We’ve all seen shiny new items we really wanted and figured, if we stretched a bit, we could afford them. Take my friend who saw a luxury car he really wanted. He had a good job and the payments were within his reach so he went for it. When I saw him a few months later he was back in something more within his means, having learned about the expense of maintaining that luxury car, insurance, diesel fuel, double the regular maintanence fees. He still drives a nice car, but he also has the money to do other things.

The Hartford city council has been shown a shiny new car it can’t resist, and today at noon it’s going to put that car in it’s garage. Last night the council voted to approve the funding and bonding for a 9,000 seat stadium at parcel 12B, just north of Interstate 84, to attract the Eastern League New Britain Rock Cats, the AA affiliate of the Minnesota Twins, to the capital city. The council was approached by the Solomon Family, owners of the Rock Cats, in search of increased revenue sources.

Yesterday I expressed my belief that the deal was flawed, there may not be enough time to approve the bonding, draw up blueprints, put every aspect of construction out to bid, being a publicly funded project, and get the stadium built, all in about 20 months. The stadium is the key component of the deal with the Solomons. If the city builds a stadium they’ll sign on for 25 years.

Now, let’s talk about putting gas in this car and keeping it operational. Crunching some numbers. The stadium is projected to cost between 40 and 60 million dollars. Let’s go with the benefit of the doubt, 40 million. The cost of the debt service will depend on the city’s credit rating. Again, benefit of the doubt, giving Hartford a AAA listing, let’s say 2%. The annual debt service will be two and a half million dollars, before the lights and water are turned on, before the grass is mowed, before the first toilet breaks down. The expense of maintaining the place will fall on a city already facing fiscal problems. It’s safe to say the Solomons aren’t in this to pay for upkeep, their involvement is strictly greed driven.

To build the stadium the city will acquire 15 acres of prime downtown real estate that may have no use right now but, if the council is serious about expanding downtown redevelopment, in 10-15 years could be used to develop a high end commercial zone. Such future use will be sacrificed to a stadium that will be used about five months a year.

As I pointed out yesterday there are a number of potential road blocks to having the stadium ready on time, beyond the short deadline itself. One environmental hold up could have the Rock Cats with nowhere to play in 2016, the year after their current deal in New Britain runs out. What then? Go back to New Britain and ask for a one year bridge for the team you’re stealing from them after three decades? If you’re New Britain Mayor Erin Stewart you’d have already attracted a single A team, territorial rights over which the Solomons won’t own, to take advantage of one of the greatest minor league situations in baseball and continue attracting the family crowds in record numbers while the Solomons are trying to convince Mrs. Jones in Simsbury and Mr. Smith in Farmington that it’s safe to walk their families through downtown Hartford on a summer night. If they do get them there, wait’ll they get a load of the downtown robber baron parking garage prices, or the parking tickets like the ones AHL fans and Big East women’s basketball fans regularly found waiting for them when they parked their cars on city streets after business hours, after the buses had stopped running, after the state and municipal buildings had closed.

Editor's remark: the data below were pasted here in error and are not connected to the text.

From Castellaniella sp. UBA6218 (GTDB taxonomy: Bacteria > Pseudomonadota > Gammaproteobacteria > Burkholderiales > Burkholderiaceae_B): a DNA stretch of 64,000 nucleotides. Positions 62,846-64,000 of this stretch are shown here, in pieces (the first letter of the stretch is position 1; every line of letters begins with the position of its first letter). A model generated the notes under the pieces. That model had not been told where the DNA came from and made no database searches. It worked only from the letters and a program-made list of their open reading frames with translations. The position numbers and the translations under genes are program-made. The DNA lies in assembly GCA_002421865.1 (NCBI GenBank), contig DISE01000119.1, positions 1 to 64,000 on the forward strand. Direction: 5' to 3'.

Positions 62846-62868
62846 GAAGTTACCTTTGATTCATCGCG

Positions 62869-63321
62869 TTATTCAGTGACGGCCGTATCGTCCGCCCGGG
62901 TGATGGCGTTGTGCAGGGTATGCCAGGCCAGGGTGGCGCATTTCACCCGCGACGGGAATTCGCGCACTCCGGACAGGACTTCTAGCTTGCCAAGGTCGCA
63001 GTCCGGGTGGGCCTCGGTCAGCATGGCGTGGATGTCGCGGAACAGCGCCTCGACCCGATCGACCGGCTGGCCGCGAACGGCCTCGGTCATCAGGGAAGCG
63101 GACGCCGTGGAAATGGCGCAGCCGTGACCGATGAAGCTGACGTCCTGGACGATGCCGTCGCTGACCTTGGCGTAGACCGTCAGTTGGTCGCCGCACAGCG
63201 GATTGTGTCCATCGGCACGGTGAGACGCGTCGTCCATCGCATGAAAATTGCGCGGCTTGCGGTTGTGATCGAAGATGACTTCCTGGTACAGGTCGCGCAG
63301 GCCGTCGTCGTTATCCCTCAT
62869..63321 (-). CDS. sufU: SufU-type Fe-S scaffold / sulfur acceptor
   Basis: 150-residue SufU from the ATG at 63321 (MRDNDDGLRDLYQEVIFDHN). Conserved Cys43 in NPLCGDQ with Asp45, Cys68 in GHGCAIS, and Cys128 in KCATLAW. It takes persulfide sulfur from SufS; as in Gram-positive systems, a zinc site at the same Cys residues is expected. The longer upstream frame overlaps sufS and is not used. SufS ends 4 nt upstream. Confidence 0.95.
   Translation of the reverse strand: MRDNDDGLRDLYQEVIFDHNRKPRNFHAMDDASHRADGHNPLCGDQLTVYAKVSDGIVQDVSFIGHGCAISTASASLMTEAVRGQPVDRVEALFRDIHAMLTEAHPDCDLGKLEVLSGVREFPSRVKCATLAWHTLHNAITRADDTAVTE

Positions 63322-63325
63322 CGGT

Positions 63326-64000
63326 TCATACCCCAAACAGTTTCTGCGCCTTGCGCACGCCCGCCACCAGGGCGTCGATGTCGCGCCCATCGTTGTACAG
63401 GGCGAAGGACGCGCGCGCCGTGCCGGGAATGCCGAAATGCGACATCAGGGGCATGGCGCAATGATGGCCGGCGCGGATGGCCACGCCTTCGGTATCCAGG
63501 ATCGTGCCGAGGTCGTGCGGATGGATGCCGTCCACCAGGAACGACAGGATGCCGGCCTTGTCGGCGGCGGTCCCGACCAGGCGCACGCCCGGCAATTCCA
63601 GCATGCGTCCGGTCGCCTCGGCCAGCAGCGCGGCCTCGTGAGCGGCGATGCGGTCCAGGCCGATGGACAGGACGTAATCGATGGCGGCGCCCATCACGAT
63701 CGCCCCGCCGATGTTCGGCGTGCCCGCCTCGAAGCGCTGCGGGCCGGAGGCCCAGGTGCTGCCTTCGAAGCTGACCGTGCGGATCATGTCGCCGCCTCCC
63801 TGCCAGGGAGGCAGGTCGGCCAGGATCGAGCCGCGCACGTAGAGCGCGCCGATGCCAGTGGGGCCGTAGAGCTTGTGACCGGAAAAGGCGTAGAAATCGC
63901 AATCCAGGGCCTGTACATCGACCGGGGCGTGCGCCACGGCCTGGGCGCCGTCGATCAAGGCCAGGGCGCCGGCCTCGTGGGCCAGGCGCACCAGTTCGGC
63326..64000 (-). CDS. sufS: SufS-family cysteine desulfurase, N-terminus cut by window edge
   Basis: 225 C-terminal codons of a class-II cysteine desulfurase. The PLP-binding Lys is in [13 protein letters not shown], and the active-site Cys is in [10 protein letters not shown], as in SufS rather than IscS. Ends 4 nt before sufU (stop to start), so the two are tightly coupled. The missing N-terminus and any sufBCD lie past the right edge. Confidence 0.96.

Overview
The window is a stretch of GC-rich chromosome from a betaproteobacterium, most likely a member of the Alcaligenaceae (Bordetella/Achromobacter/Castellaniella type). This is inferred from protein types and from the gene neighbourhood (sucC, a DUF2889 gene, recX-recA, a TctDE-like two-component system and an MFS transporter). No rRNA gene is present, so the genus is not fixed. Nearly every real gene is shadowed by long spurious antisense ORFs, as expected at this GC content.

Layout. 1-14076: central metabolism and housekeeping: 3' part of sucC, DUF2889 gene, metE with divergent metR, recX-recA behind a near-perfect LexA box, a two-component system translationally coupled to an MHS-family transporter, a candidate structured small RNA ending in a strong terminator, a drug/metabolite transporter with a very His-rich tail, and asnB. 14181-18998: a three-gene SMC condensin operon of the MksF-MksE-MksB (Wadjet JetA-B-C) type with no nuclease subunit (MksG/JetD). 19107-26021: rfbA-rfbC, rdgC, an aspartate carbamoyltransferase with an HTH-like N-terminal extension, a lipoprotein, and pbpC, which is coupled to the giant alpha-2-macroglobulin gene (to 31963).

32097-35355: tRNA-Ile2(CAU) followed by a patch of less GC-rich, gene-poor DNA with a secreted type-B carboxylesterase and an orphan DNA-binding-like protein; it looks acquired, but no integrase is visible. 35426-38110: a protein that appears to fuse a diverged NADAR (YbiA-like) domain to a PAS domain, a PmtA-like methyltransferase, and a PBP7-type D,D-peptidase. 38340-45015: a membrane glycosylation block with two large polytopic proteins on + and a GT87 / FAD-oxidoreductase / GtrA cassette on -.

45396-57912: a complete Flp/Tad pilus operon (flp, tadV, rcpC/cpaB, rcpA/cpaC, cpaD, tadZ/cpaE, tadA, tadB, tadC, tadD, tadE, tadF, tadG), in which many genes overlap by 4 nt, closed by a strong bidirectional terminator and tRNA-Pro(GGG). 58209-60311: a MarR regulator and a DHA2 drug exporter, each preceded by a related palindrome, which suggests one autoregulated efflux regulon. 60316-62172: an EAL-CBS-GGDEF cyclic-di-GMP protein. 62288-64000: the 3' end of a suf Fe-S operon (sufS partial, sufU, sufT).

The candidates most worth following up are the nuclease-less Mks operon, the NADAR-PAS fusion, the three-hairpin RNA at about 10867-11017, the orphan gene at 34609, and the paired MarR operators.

Whalers Booster Club members might want to pay particular attention to the potential for failure that comes with this deal, because, if it does fail, there will be little chance of ever getting a new hockey arena for an NHL team. You’ll then be able to put the names Solomon and Sequerra right below Karmanos on the hit list of Whalers lore.

The Solomon family drove a shiny new car into Hartford, where city council members couldn’t wait to kick the tires. I just hope they also looked under the hood.

With a comment from the sports world, I’m Scott Gray.


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